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Devolution still holds great promise for us

By Irungu Houghton | Published Sun, March 12th 2017 at 00:00, Updated March 11th 2017 at 21:20 GMT +3
From left: Kakamega Governor Wycliffe Oparanya, Controller of Budget Agnes Odhiambo and Asset Recovery Director Muthoni Kimani participate in corruption discussion during the 4th Devolution Conference in Naivasha. (Photo: Beverlyne Musili/Standard)

This week's Devolution Conference in Naivasha left me with a sense of achievement and expectation. The first phase of devolution is coming to an end but the journey to self-governance, public empowerment and universal public services has just started.

Overall, all devolutionaries can be justifiably proud of the significant shift of political and financial power to 47 smaller governance units in line with Article 174 of the Constitution. New oversight mechanisms like the County Assemblies, right to information and public participation laws and county fora, have expanded the space for citizens to influence local governance. Counties now receive substantial flows in revenue from national government and some like Kiambu County have successfully begun to generate domestic taxation to meet the gaps.

The greatest challenge to the next round of county governments is the endemic abuse of office and corruption. Over the last five years, no single county government has escaped the censure of the Office of the Auditor General or the Ethics and Anti-Corruption Commission. Procurement abuse, bid-rigging and conflict of interest has created overnight village millionaires, a mini helicopter industry and too many frequent-flyers in a time of famine, disease and insecurity.

It is in this context that all Kenyans of sound mind must vigorously support the growing non-partisan campaign to de-list all election aspirants that fall short of the standard of Chapter 6. This initiative realises that impunity is not just the bad behaviour of public leaders, it is primarily the relationship between them and the public. Thieves seeking to be elected stand advised that there is a growing voter opinion that will red-card and lock out roughly half of all current MCAs and governors.

This time, leaders working in the public interest will have the benefit of an emergent informed, vocal and empowered public. Seventy per cent of Kenyans can now distinguish between the different roles of an MCA and an MP. A growing percentage are now using county websites, Facebook pages and ward meetings to exercise their right to inform and critique their county governments decisions. All are now demanding an end to the high cost of living and trading, poor services and wastage.

However, one in three Kenyans still think they must travel to county offices for information and services. Three in five Kenyans have never been to a county meeting and think they are a waste of time. The hudumarisation and extension of information and services must continue. This will make it easier for citizens to indirectly interact with their administrators. In turn, the administration's investment will be better protected and used by citizens.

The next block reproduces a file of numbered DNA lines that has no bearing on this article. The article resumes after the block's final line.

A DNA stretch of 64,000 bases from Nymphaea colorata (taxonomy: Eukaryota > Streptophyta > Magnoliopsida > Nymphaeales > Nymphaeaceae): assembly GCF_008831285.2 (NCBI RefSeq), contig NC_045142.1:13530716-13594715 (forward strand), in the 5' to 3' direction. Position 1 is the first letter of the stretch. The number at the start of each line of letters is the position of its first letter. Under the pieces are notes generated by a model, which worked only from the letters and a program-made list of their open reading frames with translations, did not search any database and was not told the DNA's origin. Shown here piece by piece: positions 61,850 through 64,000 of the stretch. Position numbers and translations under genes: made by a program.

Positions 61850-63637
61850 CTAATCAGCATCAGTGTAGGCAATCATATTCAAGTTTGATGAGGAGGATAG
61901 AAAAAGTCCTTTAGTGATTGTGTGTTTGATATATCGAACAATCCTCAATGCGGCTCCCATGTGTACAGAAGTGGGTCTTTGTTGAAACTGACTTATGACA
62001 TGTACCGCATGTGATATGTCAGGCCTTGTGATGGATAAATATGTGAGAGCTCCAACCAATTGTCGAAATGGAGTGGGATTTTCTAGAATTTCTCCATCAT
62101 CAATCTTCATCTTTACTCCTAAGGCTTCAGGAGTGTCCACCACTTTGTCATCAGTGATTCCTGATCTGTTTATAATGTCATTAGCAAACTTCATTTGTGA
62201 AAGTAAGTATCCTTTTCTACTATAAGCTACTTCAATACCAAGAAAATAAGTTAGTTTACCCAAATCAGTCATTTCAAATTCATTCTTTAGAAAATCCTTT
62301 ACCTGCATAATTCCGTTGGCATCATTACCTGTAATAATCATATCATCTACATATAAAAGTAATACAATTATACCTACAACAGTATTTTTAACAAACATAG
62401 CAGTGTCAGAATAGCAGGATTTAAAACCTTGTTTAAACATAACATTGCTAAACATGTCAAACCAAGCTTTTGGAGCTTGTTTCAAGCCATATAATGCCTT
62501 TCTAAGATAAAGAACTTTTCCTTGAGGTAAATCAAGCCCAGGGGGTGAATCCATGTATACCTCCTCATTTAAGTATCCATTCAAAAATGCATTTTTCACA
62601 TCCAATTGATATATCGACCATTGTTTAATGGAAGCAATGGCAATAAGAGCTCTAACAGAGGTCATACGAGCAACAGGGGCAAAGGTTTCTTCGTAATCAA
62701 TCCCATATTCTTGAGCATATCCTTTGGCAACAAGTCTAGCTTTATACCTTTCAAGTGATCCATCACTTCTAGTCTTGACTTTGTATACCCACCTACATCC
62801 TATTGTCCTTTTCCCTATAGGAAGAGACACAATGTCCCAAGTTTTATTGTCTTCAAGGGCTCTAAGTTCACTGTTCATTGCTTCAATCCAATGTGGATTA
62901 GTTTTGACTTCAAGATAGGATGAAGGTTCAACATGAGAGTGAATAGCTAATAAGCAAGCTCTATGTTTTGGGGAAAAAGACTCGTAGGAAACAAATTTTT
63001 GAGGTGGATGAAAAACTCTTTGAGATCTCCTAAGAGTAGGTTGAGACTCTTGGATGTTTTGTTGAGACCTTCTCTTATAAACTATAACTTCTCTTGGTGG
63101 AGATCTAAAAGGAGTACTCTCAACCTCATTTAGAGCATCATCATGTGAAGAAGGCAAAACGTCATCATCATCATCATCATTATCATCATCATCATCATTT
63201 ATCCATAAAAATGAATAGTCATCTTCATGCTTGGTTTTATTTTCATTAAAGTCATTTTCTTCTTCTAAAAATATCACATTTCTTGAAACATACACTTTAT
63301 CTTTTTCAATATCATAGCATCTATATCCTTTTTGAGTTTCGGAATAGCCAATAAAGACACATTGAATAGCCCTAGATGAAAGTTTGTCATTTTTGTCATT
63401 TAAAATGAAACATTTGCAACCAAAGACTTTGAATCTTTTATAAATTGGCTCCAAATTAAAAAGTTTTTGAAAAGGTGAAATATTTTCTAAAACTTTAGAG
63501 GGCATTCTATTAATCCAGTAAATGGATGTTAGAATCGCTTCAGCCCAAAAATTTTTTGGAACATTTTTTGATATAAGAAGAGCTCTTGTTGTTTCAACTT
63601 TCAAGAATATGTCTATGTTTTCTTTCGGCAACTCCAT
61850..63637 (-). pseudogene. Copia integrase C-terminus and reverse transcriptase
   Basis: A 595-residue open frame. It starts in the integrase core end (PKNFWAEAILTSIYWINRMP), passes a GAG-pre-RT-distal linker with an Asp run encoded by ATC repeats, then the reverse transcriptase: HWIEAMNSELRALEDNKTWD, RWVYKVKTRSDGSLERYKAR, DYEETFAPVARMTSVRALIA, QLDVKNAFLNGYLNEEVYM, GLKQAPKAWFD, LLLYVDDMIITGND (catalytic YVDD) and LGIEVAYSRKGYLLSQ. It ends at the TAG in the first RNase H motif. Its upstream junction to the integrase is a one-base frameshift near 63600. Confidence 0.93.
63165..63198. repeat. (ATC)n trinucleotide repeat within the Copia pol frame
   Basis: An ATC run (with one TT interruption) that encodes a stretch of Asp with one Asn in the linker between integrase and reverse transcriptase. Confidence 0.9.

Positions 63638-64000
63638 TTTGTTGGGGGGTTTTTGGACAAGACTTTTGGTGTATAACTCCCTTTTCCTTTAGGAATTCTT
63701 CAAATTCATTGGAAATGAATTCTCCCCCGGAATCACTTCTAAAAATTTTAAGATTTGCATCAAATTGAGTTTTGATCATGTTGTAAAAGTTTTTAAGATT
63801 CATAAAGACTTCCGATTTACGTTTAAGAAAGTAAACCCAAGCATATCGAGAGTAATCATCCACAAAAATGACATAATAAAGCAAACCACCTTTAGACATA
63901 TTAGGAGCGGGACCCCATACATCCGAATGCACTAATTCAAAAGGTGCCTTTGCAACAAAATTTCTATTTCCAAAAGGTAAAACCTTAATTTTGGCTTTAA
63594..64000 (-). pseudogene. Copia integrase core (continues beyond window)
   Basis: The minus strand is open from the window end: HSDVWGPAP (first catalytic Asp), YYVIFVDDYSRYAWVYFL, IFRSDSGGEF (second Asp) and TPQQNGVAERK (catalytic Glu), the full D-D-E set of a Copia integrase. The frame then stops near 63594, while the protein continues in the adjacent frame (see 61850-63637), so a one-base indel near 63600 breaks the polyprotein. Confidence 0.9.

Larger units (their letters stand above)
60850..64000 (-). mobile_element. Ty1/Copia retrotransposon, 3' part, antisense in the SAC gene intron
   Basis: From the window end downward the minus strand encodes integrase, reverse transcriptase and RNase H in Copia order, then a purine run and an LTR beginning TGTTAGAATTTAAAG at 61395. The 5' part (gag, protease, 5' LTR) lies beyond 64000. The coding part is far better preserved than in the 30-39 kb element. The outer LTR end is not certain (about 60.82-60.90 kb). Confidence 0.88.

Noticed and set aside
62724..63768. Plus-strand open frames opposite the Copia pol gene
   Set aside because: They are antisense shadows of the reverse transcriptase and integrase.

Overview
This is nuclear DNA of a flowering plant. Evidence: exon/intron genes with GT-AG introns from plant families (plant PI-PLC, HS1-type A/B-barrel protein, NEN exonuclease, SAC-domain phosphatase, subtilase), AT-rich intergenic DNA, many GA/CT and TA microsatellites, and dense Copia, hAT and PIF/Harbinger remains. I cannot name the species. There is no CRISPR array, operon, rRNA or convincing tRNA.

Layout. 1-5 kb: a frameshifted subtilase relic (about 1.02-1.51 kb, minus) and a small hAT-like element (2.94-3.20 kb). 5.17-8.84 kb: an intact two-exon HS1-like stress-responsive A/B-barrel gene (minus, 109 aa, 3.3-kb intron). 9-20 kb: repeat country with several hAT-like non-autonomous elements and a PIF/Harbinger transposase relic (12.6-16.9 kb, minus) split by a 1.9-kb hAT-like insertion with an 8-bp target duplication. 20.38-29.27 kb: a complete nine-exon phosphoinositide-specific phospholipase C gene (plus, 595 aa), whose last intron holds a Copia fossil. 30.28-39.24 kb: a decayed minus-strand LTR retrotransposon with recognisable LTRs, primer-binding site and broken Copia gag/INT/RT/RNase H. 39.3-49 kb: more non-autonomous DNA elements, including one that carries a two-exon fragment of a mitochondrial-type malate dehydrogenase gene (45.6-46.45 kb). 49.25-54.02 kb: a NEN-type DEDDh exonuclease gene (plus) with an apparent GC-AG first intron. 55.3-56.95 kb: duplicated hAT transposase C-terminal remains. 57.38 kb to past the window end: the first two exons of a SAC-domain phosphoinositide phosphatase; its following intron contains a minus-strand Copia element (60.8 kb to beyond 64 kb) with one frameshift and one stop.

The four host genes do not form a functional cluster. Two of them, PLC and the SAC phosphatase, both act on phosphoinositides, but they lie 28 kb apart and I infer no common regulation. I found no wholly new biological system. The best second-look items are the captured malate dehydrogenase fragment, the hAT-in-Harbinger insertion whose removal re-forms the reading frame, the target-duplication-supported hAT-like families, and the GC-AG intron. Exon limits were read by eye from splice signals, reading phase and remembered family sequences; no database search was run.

Devolution doubters can park their skepticism. The quality of public services is slowly transforming this country. It is happening in some of the most unlikely places. The experiences of new mothers Halima Abdullah and Khadijah Mohamed of Mandera County offer a promise that no mother need die while giving birth. Pre-primary school children are now increasingly accessing early childhood services. This week, Naivasha-based trader Esther Nyokabi spoke powerfully of the difference new market sheds and reducing the cost of doing business would make for her life.

Some real uncertainties remain. Too many counties still experience insecurity and a lack of public safety. The protracted health crisis rages without a comprehensive solution. Despite the welcome presence of the President at this week's conference after two previous no-shows, there remains too much tension between the two tiers of government. The next set of 48 governments must seek to transform this.

Considering the above, is devolution still popular among Kenyans after five years? Surveys seem to suggest it is. In any case, it is worth remembering that major political movements in history were unpopular in their time. Most Kenyans in the late 1950s thought the actions of the Mau Mau would hurt the cause of national independence and majority.

Sixty per cent of North Americans in the 1960s thought civic rights sit-ins, mass demonstrations and pickets led by Dr King Jnr and the Freedom Riders would hurt the cause of civil rights. Most Kenyans in the 1990s thought the struggle for democracy and constitutionalism was a fringe issue and hopeless. Today, we all know the value these struggles for change have brought to our lives.

If boldness is not always popular, then it is also true that populism is not always bold. As aspirants court our ward and county votes over the next few months, we need to look carefully at both their proposals and personalities. We can influence their actions and in the process, we can take devolution to the next level.


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